Tamed | Untamed

What Cecil the lion’s death represents to us

Cecil the lion was illegally shot with a crossbow in Zimbabwe by a US hunter named Walter Palmer.
Andy Loveridge/Wildlife Conservation Research Unit
Cecil the lion was illegally shot with a crossbow in Zimbabwe by a US hunter named Walter Palmer.

During these last weeks we’ve seen reports about the lion named Cecil who was illegally shot with a crossbow in Zimbabwe by a US hunter named Walter Palmer. This caused such international fury that the president of Zimbabwe called Palmer a poacher, and President Obama has received more than 160,000 signatures petitioning that Palmer, a dentist from Minnesota, be extradited to Zimbabwe for trial.

In contrast, a television commentator told viewers that more than 100 lions have been killed just this year in Zimbabwe and this is OK because big-game hunting produces a meaningful amount of the national income. According to the pundit, the reason Americans are so excited about this particular lion is because he had a name.

I don’t think so. As for the national income, hunting does indeed contribute, if not nearly as much as tourism for the purpose of seeing wild animals. Palmer allegedly paid $50,000 for the privilege of killing a lion, a normal price for big-game hunters, but usually such money goes to safari companies owned by white expatriates who organize the hunts and serve as guides.


And as for public sentiment, we weren’t told about 100 lions, only about one. We were shown a video of a dying lion — possibly a different lion — lying on his side trying to breathe, his eyes open and searching, surrounded by those who shot him taking photos of him, and we were outraged that people took pleasure in such a disaster. And by the way, Palmer gets no credit for using a bow and arrow — a modern crossbow used for hunting big game is a powerful, complicated machine that fires a large steel arrow, perfectly capable of killing a lion slowly and painfully, with no resemblance to what an ordinary archer might use.

/Kathy Willens/Associated Press
A lion’s head and skin from an East African safari expedition, donated circa 1908-10 by former President Theodore Roosevelt, a big-game hunter and conservationist, decorates the trophy room of The Explorers Club in New York.
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But maybe the lion’s name is important. Most animals — the vertebrates anyway — don’t look like us or behave as we do or communicate in ways we understand, which is why we see them as lowly and different. Perhaps a name makes them seem more important or, in other words, more like us.

This gives a more accurate impression because in every way that matters, such as having consciousness, memory, thoughts, and emotions, animals are almost exactly like us, which isn’t surprising because we are animals too.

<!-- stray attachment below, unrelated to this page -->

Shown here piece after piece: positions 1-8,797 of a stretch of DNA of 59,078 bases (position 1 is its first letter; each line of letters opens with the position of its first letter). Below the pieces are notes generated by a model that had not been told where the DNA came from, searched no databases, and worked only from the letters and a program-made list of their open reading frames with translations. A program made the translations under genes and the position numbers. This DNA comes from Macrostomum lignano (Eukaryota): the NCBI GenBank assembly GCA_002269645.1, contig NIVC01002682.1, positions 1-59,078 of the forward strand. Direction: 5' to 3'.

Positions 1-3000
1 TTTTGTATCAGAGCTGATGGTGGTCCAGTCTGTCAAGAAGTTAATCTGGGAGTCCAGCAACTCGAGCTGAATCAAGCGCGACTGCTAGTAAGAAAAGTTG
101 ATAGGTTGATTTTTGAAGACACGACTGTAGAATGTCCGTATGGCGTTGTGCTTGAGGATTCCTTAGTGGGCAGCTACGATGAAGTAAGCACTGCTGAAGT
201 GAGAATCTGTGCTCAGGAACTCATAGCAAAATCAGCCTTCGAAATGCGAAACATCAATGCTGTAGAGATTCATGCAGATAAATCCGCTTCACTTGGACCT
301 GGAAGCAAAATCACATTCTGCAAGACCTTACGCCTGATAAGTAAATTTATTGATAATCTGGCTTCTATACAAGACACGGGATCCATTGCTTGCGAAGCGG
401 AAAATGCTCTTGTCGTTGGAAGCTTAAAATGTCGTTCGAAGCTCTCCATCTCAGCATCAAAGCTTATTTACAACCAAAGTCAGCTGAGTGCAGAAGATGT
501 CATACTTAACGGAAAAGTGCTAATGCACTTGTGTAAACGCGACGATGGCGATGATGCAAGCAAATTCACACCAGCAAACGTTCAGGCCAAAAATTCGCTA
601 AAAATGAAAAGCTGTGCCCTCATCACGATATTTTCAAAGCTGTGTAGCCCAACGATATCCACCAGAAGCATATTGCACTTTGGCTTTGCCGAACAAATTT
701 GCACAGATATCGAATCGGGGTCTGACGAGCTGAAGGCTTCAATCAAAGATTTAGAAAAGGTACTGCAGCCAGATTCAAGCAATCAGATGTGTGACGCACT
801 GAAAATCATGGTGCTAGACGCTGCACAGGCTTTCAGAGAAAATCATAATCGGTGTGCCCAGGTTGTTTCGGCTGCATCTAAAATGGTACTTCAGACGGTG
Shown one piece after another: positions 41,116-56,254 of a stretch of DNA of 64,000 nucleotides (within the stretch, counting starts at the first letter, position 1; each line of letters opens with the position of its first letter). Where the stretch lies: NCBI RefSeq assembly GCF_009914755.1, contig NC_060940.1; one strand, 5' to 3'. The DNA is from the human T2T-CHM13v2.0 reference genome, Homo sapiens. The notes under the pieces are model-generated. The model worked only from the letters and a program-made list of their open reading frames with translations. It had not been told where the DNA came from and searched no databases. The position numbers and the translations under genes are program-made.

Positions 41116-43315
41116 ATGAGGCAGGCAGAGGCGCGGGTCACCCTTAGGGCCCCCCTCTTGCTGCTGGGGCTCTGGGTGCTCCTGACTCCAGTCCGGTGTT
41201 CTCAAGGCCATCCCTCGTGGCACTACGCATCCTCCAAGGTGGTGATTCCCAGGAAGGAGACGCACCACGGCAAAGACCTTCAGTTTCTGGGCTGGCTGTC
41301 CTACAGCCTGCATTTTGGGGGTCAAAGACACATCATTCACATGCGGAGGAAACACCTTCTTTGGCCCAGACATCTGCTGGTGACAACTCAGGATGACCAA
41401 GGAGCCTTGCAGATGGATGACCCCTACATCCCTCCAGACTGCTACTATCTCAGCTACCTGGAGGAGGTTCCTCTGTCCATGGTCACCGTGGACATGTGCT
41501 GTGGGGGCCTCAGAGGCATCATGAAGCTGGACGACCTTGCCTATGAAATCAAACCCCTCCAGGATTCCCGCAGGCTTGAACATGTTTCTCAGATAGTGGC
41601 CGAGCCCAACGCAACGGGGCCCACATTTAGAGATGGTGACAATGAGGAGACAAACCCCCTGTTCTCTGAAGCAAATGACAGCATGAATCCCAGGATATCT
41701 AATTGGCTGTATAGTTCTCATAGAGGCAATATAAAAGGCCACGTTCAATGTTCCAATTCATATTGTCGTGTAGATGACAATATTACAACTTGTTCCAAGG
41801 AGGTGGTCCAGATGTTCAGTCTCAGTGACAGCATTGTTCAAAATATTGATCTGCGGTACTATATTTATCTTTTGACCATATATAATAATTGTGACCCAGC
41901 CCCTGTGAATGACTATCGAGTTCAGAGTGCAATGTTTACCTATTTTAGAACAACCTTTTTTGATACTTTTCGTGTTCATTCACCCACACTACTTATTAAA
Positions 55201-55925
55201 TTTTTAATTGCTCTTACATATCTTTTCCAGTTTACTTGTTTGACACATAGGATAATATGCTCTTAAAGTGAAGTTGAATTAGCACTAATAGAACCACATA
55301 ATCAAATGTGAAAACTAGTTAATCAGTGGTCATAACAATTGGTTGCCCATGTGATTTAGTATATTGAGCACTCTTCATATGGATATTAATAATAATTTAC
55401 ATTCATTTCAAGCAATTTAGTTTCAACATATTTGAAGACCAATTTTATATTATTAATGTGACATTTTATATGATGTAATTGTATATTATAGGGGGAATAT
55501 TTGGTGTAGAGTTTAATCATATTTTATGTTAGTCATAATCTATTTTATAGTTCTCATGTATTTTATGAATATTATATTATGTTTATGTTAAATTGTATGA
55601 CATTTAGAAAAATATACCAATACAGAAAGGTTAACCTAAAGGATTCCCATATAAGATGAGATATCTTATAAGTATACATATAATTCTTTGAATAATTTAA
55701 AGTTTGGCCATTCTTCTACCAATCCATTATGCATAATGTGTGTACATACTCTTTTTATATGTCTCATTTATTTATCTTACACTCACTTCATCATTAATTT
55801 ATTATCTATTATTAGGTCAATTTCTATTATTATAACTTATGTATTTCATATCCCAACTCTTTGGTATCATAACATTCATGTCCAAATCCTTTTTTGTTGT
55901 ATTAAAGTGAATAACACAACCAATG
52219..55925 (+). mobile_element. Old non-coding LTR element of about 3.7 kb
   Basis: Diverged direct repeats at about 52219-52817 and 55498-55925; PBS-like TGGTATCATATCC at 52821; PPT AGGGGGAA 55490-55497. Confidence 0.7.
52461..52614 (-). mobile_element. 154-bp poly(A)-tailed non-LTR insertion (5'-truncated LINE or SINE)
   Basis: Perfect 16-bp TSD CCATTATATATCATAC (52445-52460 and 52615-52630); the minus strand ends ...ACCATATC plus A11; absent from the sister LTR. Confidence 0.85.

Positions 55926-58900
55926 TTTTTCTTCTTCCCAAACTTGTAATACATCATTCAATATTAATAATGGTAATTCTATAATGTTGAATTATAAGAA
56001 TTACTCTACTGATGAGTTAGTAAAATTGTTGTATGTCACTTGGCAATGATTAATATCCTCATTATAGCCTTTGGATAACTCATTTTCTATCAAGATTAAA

At the time of this writing, comments on the lion’s killing are still circulating on Twitter and other social media, including comments by people who criticize those who mourn for the lion “because children are starving,” they say. But it’s entirely possible to feel concern for all animals of all ages, young or old, human or otherwise, especially if you don’t consider the other animals as things. And this particular event involved an intelligent, sentient being much like ourselves with a family and responsibilities. Those who mourn the lion understand this and those who criticize the mourners don’t.

An important book by Carl Safina, “Beyond Words: What Animals Think and Feel,” was published in July (Henry Holt and Co.). Safina, who is highly respected for his intensive field work, presents detailed, mind-blowing accounts of what he’s actually seen animals doing, displaying their consciousness, their reasoning, their knowledge, their memory, and their emotions. His accounts are exact and convincing, suggesting that all who still believe that animals lack these qualities know significantly less about animals than animals know about them.


Perhaps shooting elephants and lions makes their killers feel powerful. But they’re wussies compared to our ancestors, savanna hunter-gatherers who lived with lions but did not hunt them. Nor did the lions hunt the people. About 60 years ago it was my privilege to live with Bushmen in the Kalahari Desert in Namibia when an encampment of people and a pride of lions were the owners of every source of water. The people moved about by day and the lions moved about by night, hunting the same game in much the same way, using the same water, and keeping a truce that had pertained for hundreds of years to the benefit of all and arose because the two species knew and understood each other.

Once when I was in Etosha Park, Namibia, taking part in an elephant study, I was sitting on the ground, fixing something inside a small fenced enclosure made to protect the park wardens who patrolled on horseback. On the other side of the fence a lioness was watching me work. I yawned. She yawned too. Amazed, I waited a moment and yawned again. She yawned again. She did this several times, stopping when she saw I was messing with her. But she had been watching me with empathy (very different from sympathy). She wanted to know what about me was like her. Since we were pretty much the same, we both found yawning catching. It’s is how animals study animals. If we did the same, we’d find better ways of spending $50,000.

Elizabeth Marshall Thomas is a naturalist and the author of several books, including “The Hidden Life of Dogs,” and “The Old Way.” Send questions about animals to syandlizletters@